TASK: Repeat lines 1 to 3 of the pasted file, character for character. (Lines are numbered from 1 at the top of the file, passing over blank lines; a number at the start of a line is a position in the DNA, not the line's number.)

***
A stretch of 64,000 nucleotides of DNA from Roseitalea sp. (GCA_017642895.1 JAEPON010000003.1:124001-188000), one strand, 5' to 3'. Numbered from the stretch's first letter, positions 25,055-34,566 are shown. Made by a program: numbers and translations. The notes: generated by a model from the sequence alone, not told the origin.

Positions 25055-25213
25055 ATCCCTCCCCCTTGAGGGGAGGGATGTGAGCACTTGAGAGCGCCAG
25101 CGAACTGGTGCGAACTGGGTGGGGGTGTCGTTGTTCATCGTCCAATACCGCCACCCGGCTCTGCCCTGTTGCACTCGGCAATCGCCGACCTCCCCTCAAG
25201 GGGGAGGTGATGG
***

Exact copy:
A stretch of 64,000 nucleotides of DNA from Roseitalea sp. (GCA_017642895.1 JAEPON010000003.1:124001-188000), one strand, 5' to 3'. Numbered from the stretch's first letter, positions 25,055-34,566 are shown. Made by a program: numbers and translations. The notes: generated by a model from the sequence alone, not told the origin.

Positions 25055-25213
25055 ATCCCTCCCCCTTGAGGGGAGGGATGTGAGCACTTGAGAGCGCCAG